Build emergency savings first. Then pay down that debt

Too many people dont have enough emergency savings, says Greg McBride, chief financial analyst at

Not everyone is in the red: 58 percent of Americans have more emergency savings than credit card debt, up from 51 percent in 2014 and 55 percent in 2013.

Consumers became much better about paying down debt after the financial crisis. Delinquency rates for most types of loans are falling, with the exception of student loans and car loans.

Most consumers slashed their borrowing during the downturn, but rebuilding credit can take time. Many consumers are struggling with subprime credit scores, partly because they are still waiting for blunders they made during the crisis...


As Auto Sales Rise, Loans Keep Getting Longer

If your neighbor comes home with a new car and tells you hell be paying for it over the next seven years, dont act surprised at the length.

New data from Experian found that auto loans with terms of six or more years surged in the fourth quarter. More than 25 percent of all new vehicle loans have terms of 73 to 84 months, with 12 to 14 percent of auto loans now stretching out over seven years.

I havent quite made up my mind on 84 month loans, said Melinda Zabritski, director of automotive credit for Experian Automotive. Typically, the credit quality tends to drop the longer the loan terms. It has me concerned.

More from CNBC: Auto loans surge, but whos buying may surprise...


Donnelly Meets with Hoosiers Whose Health Insurance is At Risk

Federal Information News Dispatch, Inc.

Washington, DC–This afternoon, US Senator

Joe Donnelly sat down with three Hoosiers who have health insurance for the first time or now have affordable health insurance thanks to the Affordable Care Act. These three Hoosiers are at risk of losing this coverage if a lawsuit to take away subsidies for Americans using the federal exchange is successful at the Supreme Court. The Supreme Court hears oral arguments in King vs. Burwell starting tomorrow.


These Hoosiers stories demonstrate one of the important reasons why we reformed...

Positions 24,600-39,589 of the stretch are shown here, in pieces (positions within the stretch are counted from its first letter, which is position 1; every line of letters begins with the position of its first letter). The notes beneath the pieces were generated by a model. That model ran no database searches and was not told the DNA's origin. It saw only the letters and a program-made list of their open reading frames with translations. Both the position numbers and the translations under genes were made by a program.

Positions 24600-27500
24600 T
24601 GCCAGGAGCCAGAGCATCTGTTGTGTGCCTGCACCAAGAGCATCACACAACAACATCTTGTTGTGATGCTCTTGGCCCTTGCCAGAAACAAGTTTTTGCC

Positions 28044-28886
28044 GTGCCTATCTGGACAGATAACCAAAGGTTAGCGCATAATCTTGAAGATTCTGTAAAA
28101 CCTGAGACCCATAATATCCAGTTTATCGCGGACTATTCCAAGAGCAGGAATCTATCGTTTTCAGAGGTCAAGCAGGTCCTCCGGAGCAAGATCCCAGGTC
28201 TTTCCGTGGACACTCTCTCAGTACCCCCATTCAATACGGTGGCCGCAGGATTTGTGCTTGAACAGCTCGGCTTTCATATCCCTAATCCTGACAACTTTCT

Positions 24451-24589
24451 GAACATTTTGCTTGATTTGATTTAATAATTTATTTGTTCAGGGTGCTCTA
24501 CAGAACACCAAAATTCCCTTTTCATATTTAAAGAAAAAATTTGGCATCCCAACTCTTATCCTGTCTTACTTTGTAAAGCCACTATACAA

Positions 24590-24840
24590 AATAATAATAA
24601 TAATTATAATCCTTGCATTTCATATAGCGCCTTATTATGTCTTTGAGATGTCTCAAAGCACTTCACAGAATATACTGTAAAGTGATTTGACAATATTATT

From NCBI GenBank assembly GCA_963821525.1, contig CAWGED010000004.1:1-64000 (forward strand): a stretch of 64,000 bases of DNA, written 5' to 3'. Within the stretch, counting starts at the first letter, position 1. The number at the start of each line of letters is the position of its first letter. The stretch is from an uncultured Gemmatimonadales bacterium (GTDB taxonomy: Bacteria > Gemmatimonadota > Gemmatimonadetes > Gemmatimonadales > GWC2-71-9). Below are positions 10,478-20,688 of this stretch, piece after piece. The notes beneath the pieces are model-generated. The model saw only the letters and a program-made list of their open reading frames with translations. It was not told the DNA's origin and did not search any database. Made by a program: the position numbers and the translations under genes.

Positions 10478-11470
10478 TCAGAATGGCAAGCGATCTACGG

Stockton Bankruptcy’s Unsettled Pension Legacy

On the day that Stockton emerged from bankruptcy last week, ending 32 months of debt protection, the final court argument was about the “cram down” imposed on the only creditor that did not cut a deal.

Is Franklin bonds getting a 12 percent payment from Stockton for a $36 million loan or, as the city contends, a 17 percent payment?

The answer depends on whether $2 million of the loan, held in reserve like a “last month’s rent” security deposit, is counted along with a $4 million city payment to Franklin or simply regarded as the bond fund reclaiming its own money.

It’s a minor issue, one Judge Christopher Klein suggested he may resolve...


Secure credit cards: Retailers are on board, banks and credit unions lag

Government and the private sector dont always see eye to eye, but were working together on an issue of great importance to Californians and all Americans: making credit card purchases safer. One crucial sector of the business community, however, has yet to fully buy in.

While retailers are leading the transition to more-secure chip and PIN payment cards, banks and credit unions continue to provide their customers with outdated, riskier technology.

The path to a safer electronic payments ecosystem starts with trading away the outdated magnetic stripe cards — which far too many Americans are stuck with — in favor of chip and PIN cards that have proved to be far safer....


TR council candidates share views

TWO RIVERS – Each of the five Manitowoc City Council candidates face no challengers in their respective aldermanic districts in the spring General Election set for April 7.

But that is not the case in Two Rivers where five individuals — including just one incumbent — are seeking to fill three seats on the council elected by residents across the city.

Kay Koach is in her 10th year on the Two Rivers City Council and she is vying to gain another three-year term against Patrick Gagnon, Darla LeClair, Mark Bittner and Jack Powalisz.

They shared their perspectives on why theyre running and the future of Two Rivers at a Monday luncheon meeting of Business Connects...


4 Reasons Why Women Should Cut Their Credit Cards Today

4 Reasons Why Women Should
Cut Their Credit Cards Today
Financial Advisor Calls For Wiser Perspective On Spending

While women continue to make impressive strides in academics, in the business world and with buying power in general, a significant percentage are vulnerable to retail therapy and other modes of frivolous spending, says Erica L. McCain, a veteran financial expert, LUTCF and founder of McCain amp; Associates, (

According to a recent study from Prudential – the eighth biennial of its kind – women report they are no more prepared to make sound financial decisions today than women in the study were two years ago and 10 years ago.



How Avoiding Bankruptcy Can Backfire

In the world of personal finance, credit concerns and debt issues, there is no single issue that is more misunderstood than bankruptcy.

Recently the Federal Reserve Bank of New York came out with an exceptional report on the bankruptcy reform of 2005 which made it tougher for people to file bankruptcy, and was the last time bankruptcy law was significantly altered.

Bankruptcy is a lot of things to different types of entities. For a business, it is seen as a healing process that allows a company to reorganize debt so the company can do better moving forward. When an airline files for bankruptcy protection, its stock goes up. Executives are praised for taking well-reasoned action.